Last week we used more gas and electricity in our house than any other week so far this winter. We’ll try to cut our consumption over the remaining winter weeks but we’re also confident that the financial impact will even out out over the year through monthly our direct debits.
But for millions of energy consumers there is access to no such ability. And guess what? Energy companies add to the pain by charging these consumers more than the rest of us.
If you don’t pay by direct debit the average bill is £100 higher a year than for those that do. So if you’re not paying your energy bills this way now is the time to do it.
In the meantime Robert Halfon, Conservative MP for Harlow, has rallied 200 other MPs to sign a House of Commons motion calling on the energy regulator, Ofcom to stop this profiteering.
Companies say it costs more
The energy companies reckon that being paid by cash or cheque costs them more to administer. They don’t appear to care that many of those paying by cash do so because they don’t have access to a bank account because, they’re too poor. Or they may have a basic account that does not offer direct debits.
If you can pay by direct debit (DD) – do. If you have an account without a DD option, talk to your bank. If you’re having real trouble with your energy bills get advice now – there are still plenty of cold months to come. And try and cut your costs:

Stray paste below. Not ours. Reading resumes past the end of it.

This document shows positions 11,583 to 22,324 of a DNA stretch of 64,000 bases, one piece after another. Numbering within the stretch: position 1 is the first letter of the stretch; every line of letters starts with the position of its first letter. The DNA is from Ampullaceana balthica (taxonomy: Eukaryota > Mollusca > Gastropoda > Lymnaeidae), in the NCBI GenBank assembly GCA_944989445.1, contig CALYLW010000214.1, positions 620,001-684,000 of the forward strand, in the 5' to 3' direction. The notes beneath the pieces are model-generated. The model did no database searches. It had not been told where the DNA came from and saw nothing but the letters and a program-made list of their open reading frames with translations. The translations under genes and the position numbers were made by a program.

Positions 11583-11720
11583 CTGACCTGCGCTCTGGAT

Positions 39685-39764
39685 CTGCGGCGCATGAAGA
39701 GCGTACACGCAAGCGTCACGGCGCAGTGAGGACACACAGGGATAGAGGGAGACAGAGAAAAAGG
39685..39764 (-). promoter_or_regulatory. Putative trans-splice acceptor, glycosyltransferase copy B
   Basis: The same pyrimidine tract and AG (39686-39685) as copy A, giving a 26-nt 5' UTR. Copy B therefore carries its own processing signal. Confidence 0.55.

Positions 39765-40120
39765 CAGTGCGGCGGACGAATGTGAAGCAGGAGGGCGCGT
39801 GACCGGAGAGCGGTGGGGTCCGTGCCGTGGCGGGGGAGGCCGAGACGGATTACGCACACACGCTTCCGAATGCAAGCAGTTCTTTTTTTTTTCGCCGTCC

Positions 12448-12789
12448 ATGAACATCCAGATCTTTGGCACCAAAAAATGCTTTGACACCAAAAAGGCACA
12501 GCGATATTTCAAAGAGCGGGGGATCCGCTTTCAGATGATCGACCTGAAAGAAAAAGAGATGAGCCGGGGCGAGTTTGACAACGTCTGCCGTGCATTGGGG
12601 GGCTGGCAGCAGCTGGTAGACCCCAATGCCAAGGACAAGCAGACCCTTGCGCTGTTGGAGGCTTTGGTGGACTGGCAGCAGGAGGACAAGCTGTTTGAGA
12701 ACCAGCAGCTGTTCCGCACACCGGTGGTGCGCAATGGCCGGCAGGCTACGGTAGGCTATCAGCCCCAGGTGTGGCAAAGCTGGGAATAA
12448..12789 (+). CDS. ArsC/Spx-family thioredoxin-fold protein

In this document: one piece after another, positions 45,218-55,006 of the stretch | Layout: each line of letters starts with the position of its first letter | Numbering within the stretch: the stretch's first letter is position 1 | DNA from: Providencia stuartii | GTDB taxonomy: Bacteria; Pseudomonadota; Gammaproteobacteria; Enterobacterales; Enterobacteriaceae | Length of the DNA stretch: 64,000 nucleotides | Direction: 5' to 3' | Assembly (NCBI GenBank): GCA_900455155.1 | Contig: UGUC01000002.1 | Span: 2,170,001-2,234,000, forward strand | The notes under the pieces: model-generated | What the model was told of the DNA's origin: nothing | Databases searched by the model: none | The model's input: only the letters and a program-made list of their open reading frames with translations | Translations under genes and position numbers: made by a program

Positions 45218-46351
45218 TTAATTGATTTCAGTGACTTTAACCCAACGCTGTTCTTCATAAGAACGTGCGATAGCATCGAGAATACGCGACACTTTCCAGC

- use less hot water – try an egg time in the shower (cuts metered water and energy)
- fill washing machines but don’t overfill kettles
- don’t heat rooms you don’t use (very often)
- wear a cardi
- turn off lights
- turn the thermostat down
- use draft excluders…
Every little helps.
Even with a DD they can still hurt you
Even those who do pay by direct debit can still be ripped-off.
One money fighter, who rented a flat for six months, while building work was carried out on his new house, found that he was expected to pay almost the same amount by direct debit for the small flat he was renting as he had previously paid for a five bedroom, high-ceiling house. The energy company would not budge.
By the time he moved out he had over-payed so much that he was owed £700 and is still chasing hard to get his money.